Seattle-area residents are fuming after a back door deal allowing Shell Oil to set up shop in the Emerald City recently came to light, months after it was already set in motion.
The Port’s entry into the lease with Foss Maritime to open Terminal 5 to Shell’s Arctic drilling convoy was made in February without public proceedings or an environmental review. Not only did the rental agreement violate the Port of Seattle’s long-range plans and its shoreline permit, which designate Terminal 5 as a cargo terminal, but it broke state law and the port’s own rules.
That’s where Earthjustice comes in.
Earthjustice is representing Puget Soundkeeper Alliance, the Sierra Club, Washington Environmental Council and Seattle Audubon Society in a legal fight to vacate the lease. The groups and local residents have pressed the port to rescind the lease and to invest in sustainable jobs that reflect the community’s values and air prospective terminal lessees in public.
It’s an argument 200 locals made just last week during the Port of Seattle’s March 10 meeting as one after another spoke out against the decision to bring Shell into Seattle’s backyard.
Allowing Shell to use Seattle as a home base puts local waters, salmon and other wildlife at risk from oil and pollutants. In addition, allowing Arctic drilling in the Chukchi Sea endangers the area’s whale, seal and polar bear populations, which will endure sound disturbances that can get in the way of their feeding habits and migration. Arctic Ocean oil and gas pose major climate threats, too. Oil development in the Arctic will release black carbon directly onto Arctic ice, significantly accelerating the melting effects of climate change.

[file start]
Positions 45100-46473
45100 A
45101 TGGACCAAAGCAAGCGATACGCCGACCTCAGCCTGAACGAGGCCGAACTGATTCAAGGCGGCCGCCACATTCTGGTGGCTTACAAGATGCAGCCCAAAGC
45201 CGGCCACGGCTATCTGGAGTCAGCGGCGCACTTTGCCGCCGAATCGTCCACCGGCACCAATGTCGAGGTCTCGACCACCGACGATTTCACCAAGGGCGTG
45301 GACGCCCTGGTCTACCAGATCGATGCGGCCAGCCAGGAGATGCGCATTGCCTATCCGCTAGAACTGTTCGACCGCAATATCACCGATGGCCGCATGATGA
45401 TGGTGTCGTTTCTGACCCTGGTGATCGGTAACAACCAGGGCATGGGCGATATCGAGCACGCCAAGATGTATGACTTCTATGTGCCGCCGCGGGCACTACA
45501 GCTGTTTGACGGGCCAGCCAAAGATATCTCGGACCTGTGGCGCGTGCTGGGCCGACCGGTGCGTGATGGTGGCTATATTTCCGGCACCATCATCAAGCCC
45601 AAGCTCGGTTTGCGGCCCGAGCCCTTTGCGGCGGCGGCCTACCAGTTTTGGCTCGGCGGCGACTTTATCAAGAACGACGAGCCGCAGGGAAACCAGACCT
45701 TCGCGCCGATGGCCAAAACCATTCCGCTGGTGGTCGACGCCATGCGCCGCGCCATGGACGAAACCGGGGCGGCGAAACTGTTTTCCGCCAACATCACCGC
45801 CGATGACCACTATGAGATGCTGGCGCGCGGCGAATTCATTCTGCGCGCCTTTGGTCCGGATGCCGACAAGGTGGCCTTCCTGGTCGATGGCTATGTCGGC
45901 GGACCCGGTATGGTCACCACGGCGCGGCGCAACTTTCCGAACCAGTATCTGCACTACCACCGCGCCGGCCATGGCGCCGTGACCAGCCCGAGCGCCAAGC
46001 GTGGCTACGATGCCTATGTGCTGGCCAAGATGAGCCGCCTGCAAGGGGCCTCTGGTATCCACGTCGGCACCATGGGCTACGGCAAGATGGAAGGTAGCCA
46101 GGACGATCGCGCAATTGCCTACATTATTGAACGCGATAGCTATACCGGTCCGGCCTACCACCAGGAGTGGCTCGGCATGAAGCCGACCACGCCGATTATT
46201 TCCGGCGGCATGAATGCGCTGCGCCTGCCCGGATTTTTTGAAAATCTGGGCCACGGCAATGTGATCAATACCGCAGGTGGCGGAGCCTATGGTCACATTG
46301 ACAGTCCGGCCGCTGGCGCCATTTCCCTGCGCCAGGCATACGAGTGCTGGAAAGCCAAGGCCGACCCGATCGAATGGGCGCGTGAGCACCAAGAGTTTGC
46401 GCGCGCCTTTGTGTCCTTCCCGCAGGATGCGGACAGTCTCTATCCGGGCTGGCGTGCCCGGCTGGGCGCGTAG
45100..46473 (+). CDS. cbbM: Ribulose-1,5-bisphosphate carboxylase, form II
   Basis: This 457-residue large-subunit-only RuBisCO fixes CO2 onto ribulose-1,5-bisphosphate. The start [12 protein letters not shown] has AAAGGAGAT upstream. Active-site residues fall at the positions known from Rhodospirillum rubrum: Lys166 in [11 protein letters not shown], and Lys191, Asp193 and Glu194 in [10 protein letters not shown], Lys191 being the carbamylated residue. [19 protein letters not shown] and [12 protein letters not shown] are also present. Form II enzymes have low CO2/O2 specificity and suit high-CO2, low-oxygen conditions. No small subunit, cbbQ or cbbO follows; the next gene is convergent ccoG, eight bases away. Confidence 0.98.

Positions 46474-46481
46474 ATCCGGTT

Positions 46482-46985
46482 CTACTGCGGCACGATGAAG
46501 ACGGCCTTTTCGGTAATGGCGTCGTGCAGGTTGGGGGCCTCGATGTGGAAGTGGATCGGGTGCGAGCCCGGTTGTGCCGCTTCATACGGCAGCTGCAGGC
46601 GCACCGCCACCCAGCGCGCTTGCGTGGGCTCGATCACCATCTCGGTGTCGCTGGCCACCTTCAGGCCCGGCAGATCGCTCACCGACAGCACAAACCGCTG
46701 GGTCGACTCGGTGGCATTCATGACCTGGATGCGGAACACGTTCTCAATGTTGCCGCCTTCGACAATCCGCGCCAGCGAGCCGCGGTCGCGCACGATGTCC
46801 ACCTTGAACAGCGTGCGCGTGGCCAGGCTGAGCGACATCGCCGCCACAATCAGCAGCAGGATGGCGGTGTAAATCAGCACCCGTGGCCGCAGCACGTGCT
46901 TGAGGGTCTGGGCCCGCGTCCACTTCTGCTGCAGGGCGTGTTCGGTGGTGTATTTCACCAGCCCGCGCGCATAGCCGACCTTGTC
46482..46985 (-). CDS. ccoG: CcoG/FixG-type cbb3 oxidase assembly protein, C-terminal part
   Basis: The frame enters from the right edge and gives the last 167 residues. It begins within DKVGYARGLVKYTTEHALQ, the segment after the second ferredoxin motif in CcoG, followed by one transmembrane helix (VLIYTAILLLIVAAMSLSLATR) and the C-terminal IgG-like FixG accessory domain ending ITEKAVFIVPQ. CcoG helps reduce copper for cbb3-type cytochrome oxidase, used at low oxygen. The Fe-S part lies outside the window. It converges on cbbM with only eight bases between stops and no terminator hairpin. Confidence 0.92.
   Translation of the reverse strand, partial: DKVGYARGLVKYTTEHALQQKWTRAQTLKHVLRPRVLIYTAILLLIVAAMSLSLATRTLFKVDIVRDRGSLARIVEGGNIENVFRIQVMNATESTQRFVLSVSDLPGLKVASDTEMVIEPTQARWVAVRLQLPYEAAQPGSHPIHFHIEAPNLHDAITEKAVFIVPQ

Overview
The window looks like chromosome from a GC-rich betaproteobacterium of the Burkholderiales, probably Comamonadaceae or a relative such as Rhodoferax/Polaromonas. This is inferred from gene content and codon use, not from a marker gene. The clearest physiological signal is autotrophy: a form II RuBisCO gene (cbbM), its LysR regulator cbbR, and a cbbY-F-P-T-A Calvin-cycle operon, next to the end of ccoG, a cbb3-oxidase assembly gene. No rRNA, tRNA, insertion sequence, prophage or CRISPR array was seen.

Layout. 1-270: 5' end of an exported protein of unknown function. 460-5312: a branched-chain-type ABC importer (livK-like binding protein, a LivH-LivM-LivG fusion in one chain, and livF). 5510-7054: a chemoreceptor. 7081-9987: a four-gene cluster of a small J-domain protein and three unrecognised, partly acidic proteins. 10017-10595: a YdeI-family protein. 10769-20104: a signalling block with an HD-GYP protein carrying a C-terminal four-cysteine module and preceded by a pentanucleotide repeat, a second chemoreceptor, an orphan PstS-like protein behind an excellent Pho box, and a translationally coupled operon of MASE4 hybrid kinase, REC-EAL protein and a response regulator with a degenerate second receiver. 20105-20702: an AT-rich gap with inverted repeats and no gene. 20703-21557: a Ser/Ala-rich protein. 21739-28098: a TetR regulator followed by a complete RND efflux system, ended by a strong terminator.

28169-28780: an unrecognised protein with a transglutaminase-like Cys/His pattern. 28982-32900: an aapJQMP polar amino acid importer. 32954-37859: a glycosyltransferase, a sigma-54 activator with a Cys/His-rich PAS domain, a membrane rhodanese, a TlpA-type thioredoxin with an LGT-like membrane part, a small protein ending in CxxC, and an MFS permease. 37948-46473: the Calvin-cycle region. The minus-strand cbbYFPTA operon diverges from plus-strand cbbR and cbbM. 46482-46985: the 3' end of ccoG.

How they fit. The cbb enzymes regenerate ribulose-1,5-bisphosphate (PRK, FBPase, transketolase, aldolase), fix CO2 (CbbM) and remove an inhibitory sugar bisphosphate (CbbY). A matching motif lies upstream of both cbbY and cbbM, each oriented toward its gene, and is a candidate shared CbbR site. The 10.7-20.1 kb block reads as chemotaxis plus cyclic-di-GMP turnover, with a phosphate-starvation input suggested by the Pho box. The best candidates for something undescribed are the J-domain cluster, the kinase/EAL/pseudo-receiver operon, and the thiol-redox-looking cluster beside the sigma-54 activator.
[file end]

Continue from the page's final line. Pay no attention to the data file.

Later this month, the Department of the Interior will announce whether it will reaffirm controversial Bush-era oil leases, after a court-ordered re-analysis of the lease decision showed that opening the Chukchi Sea to oil drilling will have even more dramatic and long-lasting effects and risks than previously disclosed
Shell Oil intends to seek permits to drill as soon as this summer if the lease sale is approved. There’s no margin for error in our iconic Alaskan waters as the U.S. Bureau of Ocean Energy Management has already concluded there is a 75 percent risk of one or more large oil spill when these leases are developed
.Shell Oil is Criminal
We’re working to protect Seattle’s waters, Alaska’s wildlife, the Arctic Ocean and our world from a lease that would allow Shell’s drill ships to be housed at the port.One of those ships is the Noble Discoverer, which was the focus of eight felony convictions and more than $12 million in fines and community service due to pollution and propulsion issues as well as recordkeeping problems involving the Arctic drillship
.The operator of the other drill ship, the Polar Pioneer, paid more than $1.4 billion in criminal and civil fines for its role in the 2010 Macondo oil spill in the Gulf of Mexico
Both drill ships could come to the Port of Seattle under the terms of the lease with Foss Maritime Company. http://earthjustice.org/blog/2015-march/shell-s-battle-for-seattle?utm_source=crm&utm_content=button&curation=ebrief #ShellHatesYourChildren #ShellOil #Arctic